Man Arrested for Starting Colorado Wildfire
TAOS, New Mexico—A man was arrested on Saturday on charges of starting a forest fire in Colorado that has destroyed structures and forced hundreds to evacuate their homes in one of dozens of wildfires raging across the drought-hit U.S. southwest.
Jesper Joergensen, 52, was taken into custody for suspected arson that started the Springs Fire, the most active of around 10 blazes in Colorado, the state hardest hit by fires, according to Costilla County Sheriff’s Office Facebook page.
Joergensen is not a U.S. citizen and will be handed over to U.S. Immigration and Customs Enforcement once he has faced arson charges, said a Costilla County detention officer. The officer could not immediately say what nationality Joergensen held.
The fire has scorched over 38,000 acres between the towns of Fort Garland and La Veta in southern Colorado, forcing more mandatory evacuations of homes and ranches on Saturday in a mountainous area of public and private land. The fire continued to grow, fueled by temperatures in the mid 80s Fahrenheit and had zero percent containment as of Saturday afternoon.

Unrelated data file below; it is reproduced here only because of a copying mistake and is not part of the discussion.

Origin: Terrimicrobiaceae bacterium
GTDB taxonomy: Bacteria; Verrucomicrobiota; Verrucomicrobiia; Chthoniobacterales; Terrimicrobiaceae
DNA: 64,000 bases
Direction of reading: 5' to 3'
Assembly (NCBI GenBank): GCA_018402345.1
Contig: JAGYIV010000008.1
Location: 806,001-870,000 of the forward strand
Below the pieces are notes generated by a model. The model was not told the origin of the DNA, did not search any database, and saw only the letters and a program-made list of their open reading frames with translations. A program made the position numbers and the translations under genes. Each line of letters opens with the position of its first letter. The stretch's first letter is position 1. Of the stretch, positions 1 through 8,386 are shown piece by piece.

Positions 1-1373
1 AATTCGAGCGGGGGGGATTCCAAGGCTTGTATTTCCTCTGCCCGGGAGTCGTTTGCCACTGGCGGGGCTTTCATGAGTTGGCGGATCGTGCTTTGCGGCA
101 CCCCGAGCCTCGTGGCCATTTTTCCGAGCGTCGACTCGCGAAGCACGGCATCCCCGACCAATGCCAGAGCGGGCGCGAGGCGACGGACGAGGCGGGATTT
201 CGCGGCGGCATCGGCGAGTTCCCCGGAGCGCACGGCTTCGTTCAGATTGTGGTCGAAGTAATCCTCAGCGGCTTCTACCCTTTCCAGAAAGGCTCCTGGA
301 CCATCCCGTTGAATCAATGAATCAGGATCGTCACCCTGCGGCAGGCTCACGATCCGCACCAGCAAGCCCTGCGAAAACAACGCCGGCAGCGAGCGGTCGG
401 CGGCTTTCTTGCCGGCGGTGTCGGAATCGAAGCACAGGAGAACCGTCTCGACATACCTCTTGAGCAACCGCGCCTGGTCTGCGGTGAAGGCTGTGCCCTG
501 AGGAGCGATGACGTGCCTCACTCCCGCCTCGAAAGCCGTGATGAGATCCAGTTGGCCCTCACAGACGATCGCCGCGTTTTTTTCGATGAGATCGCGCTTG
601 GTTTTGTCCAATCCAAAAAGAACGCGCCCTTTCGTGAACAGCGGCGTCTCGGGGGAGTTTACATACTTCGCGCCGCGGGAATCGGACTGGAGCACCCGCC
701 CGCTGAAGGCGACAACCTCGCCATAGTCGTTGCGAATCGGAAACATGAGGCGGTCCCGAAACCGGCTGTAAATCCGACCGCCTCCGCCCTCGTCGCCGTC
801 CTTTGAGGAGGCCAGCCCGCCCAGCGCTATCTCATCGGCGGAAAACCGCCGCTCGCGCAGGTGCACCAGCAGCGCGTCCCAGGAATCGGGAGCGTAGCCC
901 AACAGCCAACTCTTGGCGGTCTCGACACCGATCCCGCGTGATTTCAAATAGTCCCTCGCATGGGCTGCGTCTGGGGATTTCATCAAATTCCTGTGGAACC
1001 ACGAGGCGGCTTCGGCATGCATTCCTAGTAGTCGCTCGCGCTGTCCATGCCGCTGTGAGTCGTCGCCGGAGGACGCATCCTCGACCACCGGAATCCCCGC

Air tankers and helicopters dropped fire retardant and water on the blaze. Authorities asked evacuated residents not to fly drones to check on their properties as the devices posed a danger to aircraft and would force them to be grounded.
An unknown number of structures were consumed by the fire, said Bethany Urban, a public information officer. No injuries have been reported.
Gusty winds, single-digit humidity and hot temperatures have fueled the fires and could ignite new blazes in the U.S. West, the National Weather Service said in several warnings.
The largest wildfire in Colorado, the 416 Fire, has charred almost 47,000 acres about 13 miles north of Durango in the southwest corner of the state, and is 37 percent contained, said public information officer Brandalyn Vonk.
About 10 smaller wildfires were burning in New Mexico and three in Arizona, with much of the two states suffering extreme or exceptional drought conditions.
All but the northeastern corner of Colorado is experiencing moderate to exceptional drought conditions, according to the U.S. Drought Monitor, an agency of the U.S. Department of Agriculture.
By Andrew Hay